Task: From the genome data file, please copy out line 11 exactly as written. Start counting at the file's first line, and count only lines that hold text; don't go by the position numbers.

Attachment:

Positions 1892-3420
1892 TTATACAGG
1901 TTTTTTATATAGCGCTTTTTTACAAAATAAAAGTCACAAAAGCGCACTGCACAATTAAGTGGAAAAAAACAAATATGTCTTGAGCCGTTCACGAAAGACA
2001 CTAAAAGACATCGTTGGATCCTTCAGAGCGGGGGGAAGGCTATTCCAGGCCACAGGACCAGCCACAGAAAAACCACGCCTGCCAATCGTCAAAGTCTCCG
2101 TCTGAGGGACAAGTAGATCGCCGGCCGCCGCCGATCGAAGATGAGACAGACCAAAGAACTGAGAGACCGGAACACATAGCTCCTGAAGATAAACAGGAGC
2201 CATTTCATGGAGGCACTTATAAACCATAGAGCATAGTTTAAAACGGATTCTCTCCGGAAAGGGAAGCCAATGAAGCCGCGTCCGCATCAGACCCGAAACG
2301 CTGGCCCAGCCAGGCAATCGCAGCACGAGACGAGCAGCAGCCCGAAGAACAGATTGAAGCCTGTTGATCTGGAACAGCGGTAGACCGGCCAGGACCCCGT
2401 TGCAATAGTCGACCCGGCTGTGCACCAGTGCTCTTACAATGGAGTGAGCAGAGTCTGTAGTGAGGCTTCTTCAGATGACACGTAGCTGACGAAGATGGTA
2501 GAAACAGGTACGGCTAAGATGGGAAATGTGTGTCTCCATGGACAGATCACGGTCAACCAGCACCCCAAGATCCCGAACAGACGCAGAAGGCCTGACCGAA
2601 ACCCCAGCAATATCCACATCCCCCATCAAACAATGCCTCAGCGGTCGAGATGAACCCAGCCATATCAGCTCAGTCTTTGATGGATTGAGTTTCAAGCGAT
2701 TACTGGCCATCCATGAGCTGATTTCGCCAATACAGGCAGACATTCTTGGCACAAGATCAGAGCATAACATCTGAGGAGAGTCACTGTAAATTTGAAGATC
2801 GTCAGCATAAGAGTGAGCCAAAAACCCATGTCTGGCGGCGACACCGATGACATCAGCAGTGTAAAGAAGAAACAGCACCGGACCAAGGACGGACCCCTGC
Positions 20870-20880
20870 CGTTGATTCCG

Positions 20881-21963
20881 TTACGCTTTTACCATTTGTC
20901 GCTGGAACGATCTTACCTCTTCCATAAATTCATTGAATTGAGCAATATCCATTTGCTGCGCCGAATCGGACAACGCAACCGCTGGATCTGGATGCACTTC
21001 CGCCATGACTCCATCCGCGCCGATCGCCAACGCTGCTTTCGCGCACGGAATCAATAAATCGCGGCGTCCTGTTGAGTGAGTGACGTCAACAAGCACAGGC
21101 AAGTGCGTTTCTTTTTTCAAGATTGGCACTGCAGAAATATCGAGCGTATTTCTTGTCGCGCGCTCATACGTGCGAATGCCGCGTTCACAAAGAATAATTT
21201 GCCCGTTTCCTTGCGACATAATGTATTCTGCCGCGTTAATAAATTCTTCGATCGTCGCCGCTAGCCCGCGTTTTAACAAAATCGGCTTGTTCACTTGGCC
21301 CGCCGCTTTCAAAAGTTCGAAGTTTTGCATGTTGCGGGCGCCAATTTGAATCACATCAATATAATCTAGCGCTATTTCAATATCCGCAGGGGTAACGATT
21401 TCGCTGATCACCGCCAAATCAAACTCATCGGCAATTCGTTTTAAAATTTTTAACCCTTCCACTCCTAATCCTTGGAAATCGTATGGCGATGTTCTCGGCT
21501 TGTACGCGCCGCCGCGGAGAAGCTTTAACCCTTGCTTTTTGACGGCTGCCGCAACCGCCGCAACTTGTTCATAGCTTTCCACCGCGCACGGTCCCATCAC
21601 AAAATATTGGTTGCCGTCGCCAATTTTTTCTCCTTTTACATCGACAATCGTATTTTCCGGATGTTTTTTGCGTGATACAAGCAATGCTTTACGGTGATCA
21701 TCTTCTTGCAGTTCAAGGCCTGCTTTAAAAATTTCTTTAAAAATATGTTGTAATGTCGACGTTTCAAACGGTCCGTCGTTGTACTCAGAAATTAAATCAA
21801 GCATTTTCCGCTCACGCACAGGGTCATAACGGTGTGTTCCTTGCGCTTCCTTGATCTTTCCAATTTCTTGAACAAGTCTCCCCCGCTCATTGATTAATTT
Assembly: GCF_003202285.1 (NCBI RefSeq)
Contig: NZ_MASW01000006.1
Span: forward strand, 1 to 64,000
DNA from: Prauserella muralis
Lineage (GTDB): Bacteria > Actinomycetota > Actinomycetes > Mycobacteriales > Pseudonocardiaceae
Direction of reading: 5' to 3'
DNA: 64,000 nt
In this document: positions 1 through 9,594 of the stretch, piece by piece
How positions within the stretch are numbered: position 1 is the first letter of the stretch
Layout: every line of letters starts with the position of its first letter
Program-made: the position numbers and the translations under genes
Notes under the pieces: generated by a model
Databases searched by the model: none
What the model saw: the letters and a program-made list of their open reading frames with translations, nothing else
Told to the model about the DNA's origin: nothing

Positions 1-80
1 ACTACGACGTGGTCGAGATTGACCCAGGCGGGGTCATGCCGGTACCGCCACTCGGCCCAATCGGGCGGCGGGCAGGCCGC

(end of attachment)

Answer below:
2701 TACTGGCCATCCATGAGCTGATTTCGCCAATACAGGCAGACATTCTTGGCACAAGATCAGAGCATAACATCTGAGGAGAGTCACTGTAAATTTGAAGATC